I could talk more about the Neo-Max specific software, I managed to get a GBA game to run, but I couldn’t get it to run a DS game at all, I had to use the Neo flash power kit for the MK2/MK3 to get that done, which goes to show how much of a beta kit these products all feel like. I hope with the next batch of software alot of these issues will be clear up, but I doubt it will all be fixed and working with the next release, it may take many software revisions.

    One last thing to add to this, right before posting this up I pulled out the kit to play some Phoneix Wright, it being a simple text adventure game, the loading issues are not much of a problem. It took 20 seconds to load to the Capcom screen and shortly after that it crashed. So I put it away, and decided to buy the game instead.

    I also had a bit of fun with my nephew showing him the kit, and watching him try to get the Neo-Max into the USB Slim Loader III, watching him struggle with it made me laugh, but also showed me I'm not really being too harsh.​


    To sum all this up, if I had paid for this kit myself, I’d be chopping team Neoflash’s horse into bits and putting it’s head in their bed’s. Considering they never got the MK1 and original Neoflash kit up to snuff with the other carts on the market, they have shown, by making new carts and kits that they didn’t really learn much the first time.

    As my Grandmother used to say before I stuffed her into a trunk and threw her into a river, “Fool me once, shame on you…Fool me twice, shame on me…”

    Now don’t get me wrong, some of you might feel alot of this is harsh, but it's not all gloom and doom.

    I do believe that the MK3 has the potential to kick all the other DS kits to the curb and spit on their carcass, but the one in the Neo-Max kit will never live up to the full blown MK3 you can only buy separately, and for twice the price as a M3 and passme, this kit’s got nothing going for it.

    There is also the GST patcher that can be used right now to increase compatibility with some of the clean roms that don‘t work, but that isn’t supposed to be a feature of this kit, that’s just an aside. The biggest problem right now is that I can’t just use one piece of software to play everything, I have to use many different things in order to get any use of the cart, and that’s frankly a pain in the ass that should have been sorted out before the product hit the shops.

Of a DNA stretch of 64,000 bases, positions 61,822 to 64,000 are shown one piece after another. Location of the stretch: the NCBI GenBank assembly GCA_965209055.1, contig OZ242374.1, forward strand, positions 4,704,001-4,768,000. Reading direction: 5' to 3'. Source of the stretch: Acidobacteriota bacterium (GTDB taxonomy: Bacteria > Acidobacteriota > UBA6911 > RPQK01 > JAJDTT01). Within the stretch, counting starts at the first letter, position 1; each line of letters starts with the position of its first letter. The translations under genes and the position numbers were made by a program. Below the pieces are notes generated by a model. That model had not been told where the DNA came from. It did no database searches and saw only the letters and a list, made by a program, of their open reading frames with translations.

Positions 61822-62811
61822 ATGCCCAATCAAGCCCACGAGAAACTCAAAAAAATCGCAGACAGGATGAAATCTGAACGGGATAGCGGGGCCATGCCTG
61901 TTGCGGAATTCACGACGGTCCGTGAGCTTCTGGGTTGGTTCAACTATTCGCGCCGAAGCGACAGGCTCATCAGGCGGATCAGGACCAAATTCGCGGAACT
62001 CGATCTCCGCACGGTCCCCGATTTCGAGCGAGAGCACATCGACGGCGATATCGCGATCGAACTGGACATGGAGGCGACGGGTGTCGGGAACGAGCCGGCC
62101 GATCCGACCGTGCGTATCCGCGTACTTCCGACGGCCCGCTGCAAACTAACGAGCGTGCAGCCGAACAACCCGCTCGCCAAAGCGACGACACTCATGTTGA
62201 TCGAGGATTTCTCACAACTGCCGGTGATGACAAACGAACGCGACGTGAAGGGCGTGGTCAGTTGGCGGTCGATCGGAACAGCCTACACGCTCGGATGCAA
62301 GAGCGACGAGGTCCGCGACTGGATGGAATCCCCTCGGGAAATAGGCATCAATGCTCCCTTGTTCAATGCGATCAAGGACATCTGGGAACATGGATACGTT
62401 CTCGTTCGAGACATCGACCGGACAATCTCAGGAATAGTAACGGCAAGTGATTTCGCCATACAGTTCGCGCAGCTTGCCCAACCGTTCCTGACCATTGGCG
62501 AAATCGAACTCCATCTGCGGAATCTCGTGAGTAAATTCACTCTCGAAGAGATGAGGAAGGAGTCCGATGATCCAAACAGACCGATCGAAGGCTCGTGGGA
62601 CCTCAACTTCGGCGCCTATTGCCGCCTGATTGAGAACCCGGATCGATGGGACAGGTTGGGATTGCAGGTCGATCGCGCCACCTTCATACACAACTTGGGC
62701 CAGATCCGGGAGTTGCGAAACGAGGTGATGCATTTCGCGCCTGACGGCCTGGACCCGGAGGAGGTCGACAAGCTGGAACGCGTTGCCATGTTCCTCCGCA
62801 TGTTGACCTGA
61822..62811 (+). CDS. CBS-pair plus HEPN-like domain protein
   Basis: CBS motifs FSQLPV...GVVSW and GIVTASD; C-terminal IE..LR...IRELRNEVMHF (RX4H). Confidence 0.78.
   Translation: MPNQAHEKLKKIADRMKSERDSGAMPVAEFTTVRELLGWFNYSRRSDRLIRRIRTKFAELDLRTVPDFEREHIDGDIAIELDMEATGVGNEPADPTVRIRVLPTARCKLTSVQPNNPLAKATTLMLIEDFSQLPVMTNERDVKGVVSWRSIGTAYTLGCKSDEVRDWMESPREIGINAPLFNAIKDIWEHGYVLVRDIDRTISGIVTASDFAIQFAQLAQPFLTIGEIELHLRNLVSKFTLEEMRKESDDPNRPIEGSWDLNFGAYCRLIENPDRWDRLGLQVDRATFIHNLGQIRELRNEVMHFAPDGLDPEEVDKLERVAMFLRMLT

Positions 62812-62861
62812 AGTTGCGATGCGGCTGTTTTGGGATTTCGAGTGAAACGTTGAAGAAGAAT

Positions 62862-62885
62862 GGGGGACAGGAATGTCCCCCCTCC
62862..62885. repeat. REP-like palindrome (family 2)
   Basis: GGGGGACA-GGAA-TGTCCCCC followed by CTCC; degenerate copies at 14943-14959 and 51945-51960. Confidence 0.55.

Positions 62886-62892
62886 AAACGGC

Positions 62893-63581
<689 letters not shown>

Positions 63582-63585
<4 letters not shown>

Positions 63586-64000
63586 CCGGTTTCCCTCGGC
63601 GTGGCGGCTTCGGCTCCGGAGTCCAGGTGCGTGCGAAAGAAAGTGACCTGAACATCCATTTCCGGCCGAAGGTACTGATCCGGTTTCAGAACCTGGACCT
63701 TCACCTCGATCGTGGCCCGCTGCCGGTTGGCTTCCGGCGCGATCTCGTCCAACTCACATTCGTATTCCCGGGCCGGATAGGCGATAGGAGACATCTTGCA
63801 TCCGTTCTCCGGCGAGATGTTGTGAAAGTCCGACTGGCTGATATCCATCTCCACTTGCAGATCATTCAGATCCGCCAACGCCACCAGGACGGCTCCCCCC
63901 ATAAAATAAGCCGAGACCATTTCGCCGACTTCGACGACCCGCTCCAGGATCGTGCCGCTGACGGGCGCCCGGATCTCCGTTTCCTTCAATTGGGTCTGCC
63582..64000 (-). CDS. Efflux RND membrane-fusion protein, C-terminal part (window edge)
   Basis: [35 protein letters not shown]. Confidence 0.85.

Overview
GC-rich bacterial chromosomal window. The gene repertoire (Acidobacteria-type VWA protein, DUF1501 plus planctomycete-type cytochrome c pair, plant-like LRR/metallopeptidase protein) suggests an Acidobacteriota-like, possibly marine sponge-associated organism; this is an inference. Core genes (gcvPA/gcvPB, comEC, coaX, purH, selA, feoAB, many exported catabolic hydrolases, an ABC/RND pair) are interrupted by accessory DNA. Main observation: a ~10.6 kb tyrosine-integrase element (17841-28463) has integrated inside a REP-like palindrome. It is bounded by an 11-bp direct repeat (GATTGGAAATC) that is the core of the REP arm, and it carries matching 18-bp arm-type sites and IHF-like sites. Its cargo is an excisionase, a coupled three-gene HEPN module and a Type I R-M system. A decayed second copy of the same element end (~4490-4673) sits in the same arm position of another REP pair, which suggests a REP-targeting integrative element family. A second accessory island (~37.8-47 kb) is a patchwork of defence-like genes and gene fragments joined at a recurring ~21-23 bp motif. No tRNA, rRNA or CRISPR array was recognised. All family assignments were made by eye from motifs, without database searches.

Even when the software is up to snuff, and this review is updated to reflect that, I do believe that if you think the MK3 is a good idea, and that it’s a future you’d like to support you will really want the full blown 512m+ 128m zip version, and skip both the MK2 and the Neo-Max all together.

    When and if the software allows for these carts to be fully utilized it will simply be “the one” to buy, but all I can say now is wait for that to happen, or wait for someone else to do it better.

    + It supports clean roms
    + It convinced me that Phoenix Wright was worth buying
    + The possibility of what the MK3 could do in the future looks solid

    - The future is not now
    - This kit is over-priced and under-powered
    - Flashcarts should not encourage you to actually buy games
    - Loading roms on to the SD card with the provided equipment is a bit hit or miss, very inconsistent
    - SD card loading to the DS is slow, I almost thought I was playing my PSP
    - Having to use different programs to get DS or GBA support to work
    - Game compatibility isn’t great, most of the games worth playing don’t work​


    N/A ​

    Until software becomes available that allows for all the real features of the MK3 and Neo-Max to function, there is no point in having a score yet...​


    http://www.neoflash.com Official Neo-Max Website
    http://www.neoflash.com/forum/index.php/board,19.0.html Official Neo Software Download Site
    http://shop.01media.com/ Shop01 Media, European seller of the Neo-Max and other flashcarts​

    Shout outs: